The President, the Strongman, and the Next U.S. Headache in Afghanistan

The President, the Strongman, and the Next U.S. Headache in Afghanistan by Mujib Mashal – New York Times

MAZAR-I-SHARIF, Afghanistan — Atta Muhammad Noor, a strongman who has ruled a prosperous northern Afghan province more like a king than a governor for 13 years, was driving between meetings in Dubai last month when he got the call: President Ashraf Ghani was firing him.

For three years, Mr. Ghani had tried to ease Mr. Noor, 54, a commander of the mujahedeen resistance to the Soviets who then became a warlord in the civil war and in the battle against the Taliban, out of his spot as governor of Balkh Province, the country’s commercial hub. Negotiations over a deal that would see Mr. Noor finally leave in return for more government seats for his political party faltered. And when Mr. Noor began meeting with other important regional power brokers who were also critics of the president, Mr. Ghani decided he had finally had enough. He ordered Mr. Noor out.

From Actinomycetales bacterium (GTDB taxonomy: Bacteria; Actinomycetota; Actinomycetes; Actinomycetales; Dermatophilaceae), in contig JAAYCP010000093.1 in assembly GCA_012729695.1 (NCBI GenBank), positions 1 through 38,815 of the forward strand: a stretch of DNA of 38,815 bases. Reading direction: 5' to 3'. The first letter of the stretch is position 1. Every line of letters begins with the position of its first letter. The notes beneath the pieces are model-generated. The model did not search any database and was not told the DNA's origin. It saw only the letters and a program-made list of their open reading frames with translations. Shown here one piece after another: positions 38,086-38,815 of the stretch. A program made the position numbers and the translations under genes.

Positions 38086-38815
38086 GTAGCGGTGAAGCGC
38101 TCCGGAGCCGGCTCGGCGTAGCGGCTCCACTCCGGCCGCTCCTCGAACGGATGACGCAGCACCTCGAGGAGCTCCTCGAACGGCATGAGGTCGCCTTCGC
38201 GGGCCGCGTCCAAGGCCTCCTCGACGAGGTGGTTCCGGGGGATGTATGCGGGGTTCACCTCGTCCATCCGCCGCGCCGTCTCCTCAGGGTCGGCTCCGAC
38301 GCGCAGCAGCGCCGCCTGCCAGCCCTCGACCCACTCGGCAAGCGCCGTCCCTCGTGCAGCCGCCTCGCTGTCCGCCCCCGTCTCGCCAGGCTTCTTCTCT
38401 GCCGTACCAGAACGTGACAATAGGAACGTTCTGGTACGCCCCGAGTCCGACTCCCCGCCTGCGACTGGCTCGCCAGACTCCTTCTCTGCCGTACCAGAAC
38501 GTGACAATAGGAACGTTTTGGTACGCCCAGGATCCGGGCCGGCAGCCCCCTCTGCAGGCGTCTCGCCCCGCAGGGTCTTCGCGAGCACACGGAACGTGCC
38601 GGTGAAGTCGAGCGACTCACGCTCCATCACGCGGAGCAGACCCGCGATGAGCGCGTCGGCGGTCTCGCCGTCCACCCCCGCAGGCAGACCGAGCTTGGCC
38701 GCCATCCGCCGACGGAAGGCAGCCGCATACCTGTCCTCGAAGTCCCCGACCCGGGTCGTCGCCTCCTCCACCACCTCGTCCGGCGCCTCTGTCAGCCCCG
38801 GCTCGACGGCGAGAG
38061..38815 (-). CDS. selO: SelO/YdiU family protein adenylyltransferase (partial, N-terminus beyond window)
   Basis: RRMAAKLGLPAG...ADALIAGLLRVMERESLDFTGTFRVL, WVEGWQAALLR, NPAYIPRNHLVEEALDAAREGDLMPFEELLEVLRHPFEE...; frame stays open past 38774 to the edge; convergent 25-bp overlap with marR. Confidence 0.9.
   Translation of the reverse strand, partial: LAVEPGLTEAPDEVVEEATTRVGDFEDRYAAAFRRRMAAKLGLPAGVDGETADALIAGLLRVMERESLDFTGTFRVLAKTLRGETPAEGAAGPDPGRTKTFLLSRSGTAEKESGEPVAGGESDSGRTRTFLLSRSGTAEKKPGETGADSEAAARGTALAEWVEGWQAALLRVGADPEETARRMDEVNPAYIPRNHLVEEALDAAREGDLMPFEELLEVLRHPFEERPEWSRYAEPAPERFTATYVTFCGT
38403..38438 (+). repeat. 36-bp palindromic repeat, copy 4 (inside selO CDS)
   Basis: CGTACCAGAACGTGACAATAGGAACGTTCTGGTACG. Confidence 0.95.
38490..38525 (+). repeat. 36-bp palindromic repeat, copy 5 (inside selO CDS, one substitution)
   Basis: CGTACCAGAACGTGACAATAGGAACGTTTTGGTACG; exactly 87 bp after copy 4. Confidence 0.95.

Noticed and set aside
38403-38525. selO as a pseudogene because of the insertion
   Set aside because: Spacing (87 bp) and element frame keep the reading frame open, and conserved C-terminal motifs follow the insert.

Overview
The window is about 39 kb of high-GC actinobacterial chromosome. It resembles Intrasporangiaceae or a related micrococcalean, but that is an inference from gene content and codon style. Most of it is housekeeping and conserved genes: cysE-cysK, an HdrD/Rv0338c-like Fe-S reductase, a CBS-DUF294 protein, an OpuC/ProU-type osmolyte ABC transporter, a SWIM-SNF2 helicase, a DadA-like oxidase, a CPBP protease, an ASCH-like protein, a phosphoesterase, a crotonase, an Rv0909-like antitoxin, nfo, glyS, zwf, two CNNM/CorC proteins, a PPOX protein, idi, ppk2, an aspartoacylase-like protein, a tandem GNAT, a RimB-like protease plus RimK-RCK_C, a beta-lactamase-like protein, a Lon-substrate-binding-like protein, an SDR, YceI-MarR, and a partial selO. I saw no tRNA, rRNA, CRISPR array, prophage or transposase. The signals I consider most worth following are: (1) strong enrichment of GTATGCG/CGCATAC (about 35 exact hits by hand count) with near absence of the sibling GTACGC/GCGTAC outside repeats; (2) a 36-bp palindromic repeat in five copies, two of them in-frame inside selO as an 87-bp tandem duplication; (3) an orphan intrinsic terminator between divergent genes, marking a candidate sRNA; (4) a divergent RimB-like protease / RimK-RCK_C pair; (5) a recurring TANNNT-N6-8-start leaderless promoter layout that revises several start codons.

The Afghan president may have miscalculated.

Since returning to Balkh, not only has Mr. Noor rejected the Afghan president’s firing of him, but he is using his defiance of the American-backed administration in Kabul as a platform to project himself as a player in the presidential elections that are supposed to happen next year.

A regional power’s rejection of the central government has long been seen as a likely test for the heavily centralized but potentially fragile Afghan state set up after 2001.

Now the standoff between Mr. Noor and Mr. Ghani, which has dragged on for almost a month, has become a painfully public test of how far the United States will go to support the Afghan president against a widening, though not united, opposition…

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"Heavily centralized" state for a diverse and decentralized way of life. Makes sense.